• slideheader0

    slideheader0

Time Magazine ad from UUAIf you haven't had a chance to see the Unitiarian Universalist Association (UUA)'s new marketing campaign with ads in Time Magazine and a series of videos on the web, then you might want to take a look. The UUA has created this marketing campaign to "get out the good news about Unitarian Universalism" according to UUA President Bill Sinkford. To reach all those people who "are Unitarian Universalists but just don't know it," the marketing campaign seeks to communicate the values of our liberal religious faith. But are our congregations ready for all the newcomers this campaign may bring to our doors?

 

The tag line for the UUA marketing campaign is: "Nurture Your Spirit. Help Heal Our World." The ads in Time Magazine run as a two-page spread—a 1/3 page ad on the far left and a 2/3 page advertorial on the right. Between the ad and advertorial is a magazine story. The advertorial is about religion in America and has bothTime Magazine covers and the UUA logo on it. This national campaign positions our faith as the liberal religious authority on major issues of our time. You can view a sample of this ad on the UUA Website.

However, the UUA also recognizes that a slick marketing campaign is not going to build our faith communities simply by bringing new people to our doors. This is why they have included a host of resources in being welcoming to visitors and offering hospitality to our "guests" when they arrive. You can conduct a congregational assessment to determine your strengths and weaknesses in reaching out to seekers, welcoming guests, and including new members in the life of the community. You can get resources on how to create an intentional path to membership which helps involve newcomers into the life of your congregation and ideas for welcoming new arrivals as well as those who return after the first time.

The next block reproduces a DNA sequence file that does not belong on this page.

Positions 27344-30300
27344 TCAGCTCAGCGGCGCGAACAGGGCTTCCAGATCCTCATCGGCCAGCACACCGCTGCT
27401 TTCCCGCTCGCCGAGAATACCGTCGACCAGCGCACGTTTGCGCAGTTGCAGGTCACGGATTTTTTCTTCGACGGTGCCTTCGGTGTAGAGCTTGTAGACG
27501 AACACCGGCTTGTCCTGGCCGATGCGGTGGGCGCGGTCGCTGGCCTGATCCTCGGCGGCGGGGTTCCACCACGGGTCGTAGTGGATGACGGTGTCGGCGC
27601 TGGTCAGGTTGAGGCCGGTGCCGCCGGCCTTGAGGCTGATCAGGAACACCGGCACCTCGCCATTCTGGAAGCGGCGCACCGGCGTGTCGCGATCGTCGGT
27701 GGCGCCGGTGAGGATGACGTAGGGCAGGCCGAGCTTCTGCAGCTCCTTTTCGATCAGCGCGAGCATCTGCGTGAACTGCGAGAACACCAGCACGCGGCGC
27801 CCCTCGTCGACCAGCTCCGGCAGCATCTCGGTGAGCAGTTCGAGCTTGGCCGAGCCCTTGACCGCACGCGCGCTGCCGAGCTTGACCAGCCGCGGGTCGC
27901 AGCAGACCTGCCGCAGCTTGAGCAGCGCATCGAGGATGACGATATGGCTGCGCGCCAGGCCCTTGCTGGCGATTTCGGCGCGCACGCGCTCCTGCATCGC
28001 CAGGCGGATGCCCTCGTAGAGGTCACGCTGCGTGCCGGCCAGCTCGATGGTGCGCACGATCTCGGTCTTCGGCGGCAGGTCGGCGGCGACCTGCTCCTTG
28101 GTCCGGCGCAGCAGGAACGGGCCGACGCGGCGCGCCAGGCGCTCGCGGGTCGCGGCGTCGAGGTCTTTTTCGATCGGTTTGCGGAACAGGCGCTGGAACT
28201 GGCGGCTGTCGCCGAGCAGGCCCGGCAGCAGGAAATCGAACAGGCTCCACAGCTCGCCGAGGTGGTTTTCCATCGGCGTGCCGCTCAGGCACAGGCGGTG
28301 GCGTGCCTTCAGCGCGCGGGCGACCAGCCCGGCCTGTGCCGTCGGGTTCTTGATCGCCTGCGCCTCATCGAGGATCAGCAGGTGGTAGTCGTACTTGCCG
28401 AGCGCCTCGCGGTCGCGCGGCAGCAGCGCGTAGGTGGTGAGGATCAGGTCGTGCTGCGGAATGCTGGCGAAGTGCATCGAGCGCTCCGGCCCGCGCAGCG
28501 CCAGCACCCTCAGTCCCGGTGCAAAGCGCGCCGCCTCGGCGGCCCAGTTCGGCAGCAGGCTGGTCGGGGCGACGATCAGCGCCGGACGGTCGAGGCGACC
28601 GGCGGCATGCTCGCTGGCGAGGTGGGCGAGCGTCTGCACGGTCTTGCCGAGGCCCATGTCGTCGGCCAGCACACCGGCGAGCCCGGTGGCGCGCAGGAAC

So, is your congregation ready for the guests who may be arriving?  Will you welcome them with open arms, or will they find it a challenge they may or not be willing to overcome? Consider:

First of all -- can they find you? Is your congregation visible in the community? Is there a sign which announces your presence? Is your website up-to-date and attractive with information to encourage newcomers to arrive and participate?

Then -- will they come back? What kind of experience do your guests have when they arrive at your doors? What is the experience of the service like? What happens after the service? Is there any attention given to the children who arrive with their parents? Is there any follow up in the weeks after their first arrival

What happens when they do come back? If they had a good experience their first time, what response are they given for returning? Are they encouraged to participate in the life of the congregation? Are they given any attention or encouragement for returning? How does your worship and programming offer opportunites for newcomers and their children to get involved and make connections?

If you feel your congregation needs help in these areas, consider joining with other congregations in your area to request a district workshop on being more welcoming to newcomers and incorporating new people into the life of the congregation. For more information on growth issues and opportunities for workshops in this area, contact This email address is being protected from spambots. You need JavaScript enabled to view it., Faith Development and Growth Director for the Central Midwest District.

­